Canopy Growth Stock Sinks Below $10 Per Share For First Time Since 2017

3.1 min readPublished On: January 18th, 2022By

TORONTO-Canadian LP Canopy Growth Corporation (NADSDAQ: CGC) continued its downward momentum this week, pulling down the other big players in Canadian Cannabis. Indeed, CGC shares were trading lower today than they were late 2017.

During today’s trading, shares of other big Canadian LPs also swooned: Sundial Growers (NASDAQ: SNDL) are falling 3.5%, Canopy Growth (NASDAQ:CGC) is down 4.6%, and Aurora Cannabis (NASDAQ:ACB) is at a 4.9% loss.

CGC were once the apple of every cannabis investor’s eye. Not too long ago their stock traded at over CA$50 per share. But the grim reality is CGC built a company that was too big for their domestic market.

CGC were famous for building many cultivation facilities. Facilities far in excess of any realistic market forecast of Canadian cannabis. CGC have also faced headwinds in a far more competitive market in Canada, where smaller, more nimble companies are eating away at their market share.

CGC market share has fallen 6% points to 10% market share in the past 3 months which shows consumers, as well as investors, are switching to these other, more nimble craft players.

(The ”build it and they will come” strategy? It didn’t work)

CGC had hoped to expand into the USA on legalization but legalization of cannabis in the USA is on hold, and not likely to materialize for some time.  The US government is struggling to advance its core domestic agenda through congress, so cannabis is on the back burner.

In the US Senate, the road ahead for legalization looks difficult. US Senator and minority leader Republican Mitch McConnell, along with another influential Republican Senator, Mike Crapo, have both pledged to block legalization of cannabis.

Between these dashed expectations of expanding into a legalized USA market, and an increasingly competitive domestic market in Canada, Canopy Growth has lost more than CA$1.2 billion Canadian dollars in the last twelve months.  The company’s operational deficit of CA$591 million during that time period was far from breakeven.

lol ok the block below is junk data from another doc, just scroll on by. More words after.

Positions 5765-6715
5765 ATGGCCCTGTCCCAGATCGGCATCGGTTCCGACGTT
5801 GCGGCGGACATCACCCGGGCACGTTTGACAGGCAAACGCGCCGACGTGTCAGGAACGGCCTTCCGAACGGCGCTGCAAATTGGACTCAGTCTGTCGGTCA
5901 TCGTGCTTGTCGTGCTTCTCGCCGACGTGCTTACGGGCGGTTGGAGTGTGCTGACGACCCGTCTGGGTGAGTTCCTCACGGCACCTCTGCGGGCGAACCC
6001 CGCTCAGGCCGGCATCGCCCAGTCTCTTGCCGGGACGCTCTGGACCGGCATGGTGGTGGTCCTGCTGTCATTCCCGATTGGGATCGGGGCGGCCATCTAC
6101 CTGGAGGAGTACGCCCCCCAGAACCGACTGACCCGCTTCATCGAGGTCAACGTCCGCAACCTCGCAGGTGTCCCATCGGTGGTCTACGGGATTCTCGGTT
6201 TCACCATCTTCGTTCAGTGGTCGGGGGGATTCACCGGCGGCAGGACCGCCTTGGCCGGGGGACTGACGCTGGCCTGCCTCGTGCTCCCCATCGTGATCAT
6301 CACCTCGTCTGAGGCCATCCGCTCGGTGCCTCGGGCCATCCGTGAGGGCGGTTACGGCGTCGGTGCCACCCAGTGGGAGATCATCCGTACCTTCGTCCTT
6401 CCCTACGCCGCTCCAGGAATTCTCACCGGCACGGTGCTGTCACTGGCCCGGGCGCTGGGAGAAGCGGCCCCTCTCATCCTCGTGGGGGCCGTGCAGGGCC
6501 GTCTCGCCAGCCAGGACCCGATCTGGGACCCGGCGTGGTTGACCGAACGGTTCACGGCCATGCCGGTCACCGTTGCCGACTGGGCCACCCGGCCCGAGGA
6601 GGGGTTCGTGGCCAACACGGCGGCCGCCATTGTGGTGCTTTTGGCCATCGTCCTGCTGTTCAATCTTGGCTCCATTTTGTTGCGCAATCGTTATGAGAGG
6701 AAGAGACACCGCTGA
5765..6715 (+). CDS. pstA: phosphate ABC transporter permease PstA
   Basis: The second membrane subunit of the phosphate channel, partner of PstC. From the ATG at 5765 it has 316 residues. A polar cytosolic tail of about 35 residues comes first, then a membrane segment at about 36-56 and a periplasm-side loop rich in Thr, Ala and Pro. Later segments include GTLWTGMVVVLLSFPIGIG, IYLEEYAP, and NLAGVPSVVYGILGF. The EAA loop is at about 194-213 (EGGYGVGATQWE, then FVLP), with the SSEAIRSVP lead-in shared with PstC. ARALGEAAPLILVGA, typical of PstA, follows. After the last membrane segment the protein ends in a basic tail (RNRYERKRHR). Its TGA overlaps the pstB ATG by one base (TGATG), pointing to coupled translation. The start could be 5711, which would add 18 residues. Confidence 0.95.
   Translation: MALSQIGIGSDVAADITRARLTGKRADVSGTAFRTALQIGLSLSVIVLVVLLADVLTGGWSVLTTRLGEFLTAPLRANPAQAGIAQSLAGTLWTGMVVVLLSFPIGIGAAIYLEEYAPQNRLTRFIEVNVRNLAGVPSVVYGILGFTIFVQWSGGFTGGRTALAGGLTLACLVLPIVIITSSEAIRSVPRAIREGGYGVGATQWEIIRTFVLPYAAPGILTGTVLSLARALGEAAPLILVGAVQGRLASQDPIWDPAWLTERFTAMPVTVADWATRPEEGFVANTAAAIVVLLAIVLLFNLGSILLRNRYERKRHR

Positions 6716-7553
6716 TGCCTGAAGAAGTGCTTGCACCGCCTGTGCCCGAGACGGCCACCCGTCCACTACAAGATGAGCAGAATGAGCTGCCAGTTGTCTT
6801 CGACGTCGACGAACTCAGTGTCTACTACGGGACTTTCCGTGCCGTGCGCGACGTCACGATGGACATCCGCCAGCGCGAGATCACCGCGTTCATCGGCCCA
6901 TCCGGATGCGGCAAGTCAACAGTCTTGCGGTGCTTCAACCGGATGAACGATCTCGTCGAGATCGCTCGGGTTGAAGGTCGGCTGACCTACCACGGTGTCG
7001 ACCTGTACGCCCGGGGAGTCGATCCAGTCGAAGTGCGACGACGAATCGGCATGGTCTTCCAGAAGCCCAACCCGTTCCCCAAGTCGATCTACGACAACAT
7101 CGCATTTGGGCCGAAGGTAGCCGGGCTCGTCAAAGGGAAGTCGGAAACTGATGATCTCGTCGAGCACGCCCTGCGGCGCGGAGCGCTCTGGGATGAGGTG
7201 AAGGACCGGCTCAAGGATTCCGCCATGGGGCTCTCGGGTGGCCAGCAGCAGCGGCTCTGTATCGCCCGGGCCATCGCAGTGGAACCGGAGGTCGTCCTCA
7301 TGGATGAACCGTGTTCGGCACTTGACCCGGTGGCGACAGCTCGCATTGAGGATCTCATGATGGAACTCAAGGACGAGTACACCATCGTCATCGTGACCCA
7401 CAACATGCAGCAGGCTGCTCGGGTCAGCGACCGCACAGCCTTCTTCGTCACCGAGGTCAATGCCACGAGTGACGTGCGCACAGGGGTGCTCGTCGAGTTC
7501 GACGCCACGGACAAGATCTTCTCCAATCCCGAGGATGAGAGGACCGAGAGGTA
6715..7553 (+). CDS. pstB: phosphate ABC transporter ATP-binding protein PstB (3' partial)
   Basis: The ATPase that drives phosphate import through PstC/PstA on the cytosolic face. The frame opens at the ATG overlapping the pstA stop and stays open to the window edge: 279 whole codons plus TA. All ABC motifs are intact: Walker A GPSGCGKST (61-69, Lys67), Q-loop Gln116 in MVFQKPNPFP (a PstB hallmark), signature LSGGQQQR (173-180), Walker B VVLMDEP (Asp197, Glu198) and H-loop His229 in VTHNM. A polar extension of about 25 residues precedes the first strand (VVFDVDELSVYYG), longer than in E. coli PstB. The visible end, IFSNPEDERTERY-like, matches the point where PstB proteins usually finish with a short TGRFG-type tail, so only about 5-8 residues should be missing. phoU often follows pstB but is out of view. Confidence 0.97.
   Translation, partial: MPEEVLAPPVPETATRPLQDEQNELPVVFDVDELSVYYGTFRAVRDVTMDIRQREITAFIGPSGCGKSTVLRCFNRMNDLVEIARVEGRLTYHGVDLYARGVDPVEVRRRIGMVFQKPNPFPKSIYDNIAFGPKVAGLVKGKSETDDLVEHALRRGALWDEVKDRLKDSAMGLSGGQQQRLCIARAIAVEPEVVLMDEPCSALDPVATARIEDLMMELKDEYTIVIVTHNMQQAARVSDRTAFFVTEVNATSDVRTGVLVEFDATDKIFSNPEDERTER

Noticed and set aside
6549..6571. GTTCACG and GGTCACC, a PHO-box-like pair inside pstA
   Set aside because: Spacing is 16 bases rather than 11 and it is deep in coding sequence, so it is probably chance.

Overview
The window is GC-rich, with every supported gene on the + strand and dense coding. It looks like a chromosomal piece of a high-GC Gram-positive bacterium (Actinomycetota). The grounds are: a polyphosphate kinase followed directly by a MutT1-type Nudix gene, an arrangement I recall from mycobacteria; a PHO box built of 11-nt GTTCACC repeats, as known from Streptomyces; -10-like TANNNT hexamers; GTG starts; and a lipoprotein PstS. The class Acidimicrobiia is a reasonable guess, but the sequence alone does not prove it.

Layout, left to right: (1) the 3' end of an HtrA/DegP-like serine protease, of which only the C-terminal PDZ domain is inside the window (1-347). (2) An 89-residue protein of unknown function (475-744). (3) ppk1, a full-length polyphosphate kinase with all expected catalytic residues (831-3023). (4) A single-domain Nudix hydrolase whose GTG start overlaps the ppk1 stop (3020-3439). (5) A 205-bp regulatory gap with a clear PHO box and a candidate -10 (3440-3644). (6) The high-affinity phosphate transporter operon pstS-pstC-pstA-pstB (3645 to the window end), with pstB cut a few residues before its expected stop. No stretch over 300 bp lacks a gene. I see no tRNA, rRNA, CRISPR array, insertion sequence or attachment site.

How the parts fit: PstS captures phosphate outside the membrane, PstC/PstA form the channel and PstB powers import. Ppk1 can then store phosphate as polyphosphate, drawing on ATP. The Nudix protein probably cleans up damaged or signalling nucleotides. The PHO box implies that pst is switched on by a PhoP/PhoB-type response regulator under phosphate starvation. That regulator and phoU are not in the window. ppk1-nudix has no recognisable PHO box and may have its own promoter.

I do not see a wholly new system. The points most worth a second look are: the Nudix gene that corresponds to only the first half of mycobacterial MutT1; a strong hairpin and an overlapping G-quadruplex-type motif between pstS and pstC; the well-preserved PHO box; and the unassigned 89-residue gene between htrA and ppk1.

(David Klein, CEO Canopy Growth Corporation)

For day-to-day operations, CGC has spent CA$437 million in cash. The company failed to generate any year-over-year revenue growth in its most recent quarter, which ended Sept. 30, 2021, with revenues of CA$131 million, down 3% from the prior-year period, when the top line was over CA$135 million.

Although cash burn and a lack of profitability aren’t new challenges for the cannabis sector, sales were growing and everything seemed to be going well in 2017, the year before Canada legalized adult-use cannabis.

But Canopy Growth’s share price fall suggests CGC has fundamental operational issues inside of their company. The bigger question is why have consumer’s stopped buying CGC products? It seems the answer is Canadian consumers are deciding that the smaller, craft producers produce the cannabis Canadians want to consume.

And it seems the smaller Canadian LPs are performing well by meeting the consumer needs for cannabis, far better than the big players like CGC, Tilray and Hexo.

(CGC’s CBD beverages)

This is bad news for investors in CGC but encouraging to see that the days of ”build it and they will come” have given way to ”how to best meet Canadian consumer’s needs.”

In sharp contrast to the market share losses of CGC, the smaller players are surging ahead in the Hyfire market share tables:

Rubicon Organics (OTCMKTS: ROMJF), Bzam Cannabis, Weed Me, and others, are all racing ahead with triple digit market share growth.

Only time will tell if CGC manage to win back market share, or will they continue to watch their share price slide further?

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About the Author: News Team

Newsteam at Highly Capitalized are some of the most experienced writers in cannabis and psychedelics business & finance. We cover capital markets, finance, branding, marketing and everything important in between. Most of all, we follow the money.

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